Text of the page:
2. You misunderstand me, I’m not saying that the figure is correct, we have no way of knowing it, what I’m saying is that it IS from contemporary sources because you claimed that it was just something “trotted out” on TV with no basis and that’s not true, whether you agree with the figure or not. I too don’t agree with it and there’s no way of verifying it unless someone looks at all of the court records throughout the country at that time. It comes to an average of 1894 executions a year or 36-37 a week.

          Out of interest, Harrison was not being critical of Henry VIII’s 72,000 executions, he was praising the King for dealing for “idle persons… great thieves, petty thieves, and rogues.”

    2. It is really sad that anyone in this age believes in heaven and hell, if these places do exist they are here on earth and we humans make them

      1. It’s even sadder that people don’t believe in heaven or hell as maybe they may have more care for their fellow human beings and respect for themselves if they did.

        1. When non-belivers discover they are wrong it will be too late to change their minds. Just saying!

  16. While I agree with much of the above, I would point out that Lady Salisbury is the only case I know of where an aristocratic woman did not go to her execution with the courage and dignity expected of her class. Guilt or innocence were relative in the religious / political turmoils of her day. The correct and expected behaviour was to show dignity and courage. To forgive ones enemies in general and the executioner in particular and not to make a fuss. Such behaviour as Lady S showed might be interpreted as being cowardly by her contemporaries. It was even more important for a Christian martyr to behave well. Not to do so suggested a lack of faith in God’s mercy. I do not understand while the pope declared her “Blessed” – clearly a political gesture just like the original execution.

    1. well how in the name of goodness could u remain at ease and showing courage and dignity on a scaffold about to have your head hacked off , henry was evil and will never be at peace

      1. Others did!! I’m not judging I believe there was nothing wrong with her behaviour just stating the obvious!

        1. Maybe she had dementia and didn’t understand. She was 67 years old, after all. Contemporary accounts sympathized with her, and didn’t portray her as cowardly.

    2. Saint Margaret Pole refused to bend to the injustice inflicted upon her and forced the executioner to catch her and do his worse. She was declared blessed because that is what she was or rather is. The Holy Father declared her so because of her saintly life and her death in the Catholic Faith. She had done no harm to anyone. Who are you to call anyone a coward when they are being hacked to pieces by an executioner paid to kill her? And a frail woman to boot nearly 70 years old? He showed her no mercy despite her age and her sex and she forced him to chase her before he could perform his terrible office. I would suggest it was the executioner who was a coward? Executioners cover their faces as they do not want anyone to know who they are in case of retribution, but I say they are cowards for doing such a terrible act to begin with. Margaret was a very holy woman and that is why she was made a saint.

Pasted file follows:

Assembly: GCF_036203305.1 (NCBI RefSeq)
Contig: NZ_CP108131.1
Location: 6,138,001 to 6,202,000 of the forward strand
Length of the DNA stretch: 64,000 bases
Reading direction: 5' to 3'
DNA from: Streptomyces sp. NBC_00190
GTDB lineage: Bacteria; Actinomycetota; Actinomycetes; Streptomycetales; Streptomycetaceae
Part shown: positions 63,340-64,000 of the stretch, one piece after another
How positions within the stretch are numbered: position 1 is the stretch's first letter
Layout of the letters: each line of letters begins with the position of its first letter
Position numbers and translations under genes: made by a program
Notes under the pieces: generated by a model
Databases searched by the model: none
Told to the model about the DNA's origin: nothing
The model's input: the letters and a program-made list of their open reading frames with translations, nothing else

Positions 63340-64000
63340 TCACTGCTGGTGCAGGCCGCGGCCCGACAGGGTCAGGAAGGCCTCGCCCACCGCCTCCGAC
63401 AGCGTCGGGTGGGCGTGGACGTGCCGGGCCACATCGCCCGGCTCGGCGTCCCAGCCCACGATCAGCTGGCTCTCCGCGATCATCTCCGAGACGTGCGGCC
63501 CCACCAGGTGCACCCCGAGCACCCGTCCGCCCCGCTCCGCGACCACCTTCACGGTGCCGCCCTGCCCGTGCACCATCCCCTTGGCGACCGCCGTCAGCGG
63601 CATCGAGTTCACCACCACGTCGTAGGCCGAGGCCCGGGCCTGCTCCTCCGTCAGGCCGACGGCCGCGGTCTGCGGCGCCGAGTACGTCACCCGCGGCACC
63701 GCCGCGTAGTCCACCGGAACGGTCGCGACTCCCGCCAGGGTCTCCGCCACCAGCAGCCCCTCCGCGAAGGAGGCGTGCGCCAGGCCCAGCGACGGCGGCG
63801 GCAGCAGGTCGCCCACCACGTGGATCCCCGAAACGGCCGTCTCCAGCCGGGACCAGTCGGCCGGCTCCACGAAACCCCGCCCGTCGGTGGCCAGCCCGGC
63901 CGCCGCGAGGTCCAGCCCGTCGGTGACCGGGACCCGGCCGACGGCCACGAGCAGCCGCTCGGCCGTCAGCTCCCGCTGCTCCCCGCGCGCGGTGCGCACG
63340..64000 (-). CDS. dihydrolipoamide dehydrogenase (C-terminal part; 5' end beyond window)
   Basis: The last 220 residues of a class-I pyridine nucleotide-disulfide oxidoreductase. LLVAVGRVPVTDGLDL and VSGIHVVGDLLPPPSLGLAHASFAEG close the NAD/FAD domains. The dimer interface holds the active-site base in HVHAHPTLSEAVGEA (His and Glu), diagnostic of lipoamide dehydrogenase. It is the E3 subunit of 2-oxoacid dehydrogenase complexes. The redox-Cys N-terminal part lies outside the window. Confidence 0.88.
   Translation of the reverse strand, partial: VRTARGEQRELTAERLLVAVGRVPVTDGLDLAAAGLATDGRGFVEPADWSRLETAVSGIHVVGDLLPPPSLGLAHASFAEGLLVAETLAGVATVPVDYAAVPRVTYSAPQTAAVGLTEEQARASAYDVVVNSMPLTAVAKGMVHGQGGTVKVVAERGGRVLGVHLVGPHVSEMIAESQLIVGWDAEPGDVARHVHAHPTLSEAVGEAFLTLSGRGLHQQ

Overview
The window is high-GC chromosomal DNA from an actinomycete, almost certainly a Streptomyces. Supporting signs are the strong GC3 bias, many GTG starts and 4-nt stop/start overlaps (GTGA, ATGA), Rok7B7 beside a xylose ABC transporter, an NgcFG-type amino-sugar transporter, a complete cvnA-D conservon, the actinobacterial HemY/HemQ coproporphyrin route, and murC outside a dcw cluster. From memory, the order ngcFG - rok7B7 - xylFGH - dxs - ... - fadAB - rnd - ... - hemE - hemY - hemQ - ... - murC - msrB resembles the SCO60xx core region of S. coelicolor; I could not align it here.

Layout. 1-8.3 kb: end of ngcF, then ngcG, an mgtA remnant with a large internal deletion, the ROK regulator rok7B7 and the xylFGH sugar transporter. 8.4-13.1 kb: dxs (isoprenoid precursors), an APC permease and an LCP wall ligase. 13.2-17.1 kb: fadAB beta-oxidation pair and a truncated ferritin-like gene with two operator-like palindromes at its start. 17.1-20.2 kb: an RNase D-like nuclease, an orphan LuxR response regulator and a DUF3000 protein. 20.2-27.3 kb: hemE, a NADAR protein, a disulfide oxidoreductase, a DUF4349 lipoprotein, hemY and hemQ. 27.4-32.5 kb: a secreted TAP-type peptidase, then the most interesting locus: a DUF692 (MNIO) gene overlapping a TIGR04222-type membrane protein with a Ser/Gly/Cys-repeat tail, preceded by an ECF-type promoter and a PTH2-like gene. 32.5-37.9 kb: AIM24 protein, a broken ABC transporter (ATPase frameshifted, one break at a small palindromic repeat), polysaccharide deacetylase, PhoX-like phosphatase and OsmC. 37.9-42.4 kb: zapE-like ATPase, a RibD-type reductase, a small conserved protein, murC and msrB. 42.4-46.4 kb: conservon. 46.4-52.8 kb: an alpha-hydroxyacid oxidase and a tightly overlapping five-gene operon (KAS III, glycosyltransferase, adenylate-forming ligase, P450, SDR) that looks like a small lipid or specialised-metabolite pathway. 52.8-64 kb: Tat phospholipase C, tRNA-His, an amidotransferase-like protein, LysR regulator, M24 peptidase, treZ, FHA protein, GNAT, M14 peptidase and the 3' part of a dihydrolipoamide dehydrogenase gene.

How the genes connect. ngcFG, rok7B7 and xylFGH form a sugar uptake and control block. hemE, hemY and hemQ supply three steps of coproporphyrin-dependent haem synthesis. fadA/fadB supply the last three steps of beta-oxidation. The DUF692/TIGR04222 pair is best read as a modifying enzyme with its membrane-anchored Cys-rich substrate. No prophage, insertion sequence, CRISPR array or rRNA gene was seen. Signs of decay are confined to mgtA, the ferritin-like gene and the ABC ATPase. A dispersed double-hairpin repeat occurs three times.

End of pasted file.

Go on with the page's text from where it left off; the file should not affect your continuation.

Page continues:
The Holy Father only declares someone a saint after it is decided by two investigations: they look into every part of a persons life and after life, and make a decision based on that investigation. It is not just looked at by one person or based on their death, but their life as well, and what others said about them. You may not understand any of that; but God made Margaret a saint: the Holy Father only put the blessing to His declaration.

      1. King Henry VIII was one of the most foul, vile human beings who ever lived. This murder of Margaret Salisbury, giving her an hour’s notice that she was to be beheaded,
        shows that Henry VIII was a murderer and a filthy coward to boot. He falsely convicted
        Anne Boleyn and had her beheaded for nothing. The over 50 great big fat slob married
        a teenager, Katharine Howard, and had her beheaded for having an affair with her cousin.

        I think that Henry should be disinterred, defecated upon by several very large fat pigs, and
        his remains shoveled into the Thames. I hope he’s burning in hell, the filthy son of a whore.

        1. oh William Burke I love the reference to the large fat pigs. I thoroughly agree except the reference to his mother. he was a vile disgusting fat grotesque parody. of a man. the way he had his wife and his friends killed shows he is a grotesque monster. it was dangerous being his friend that’s for sure.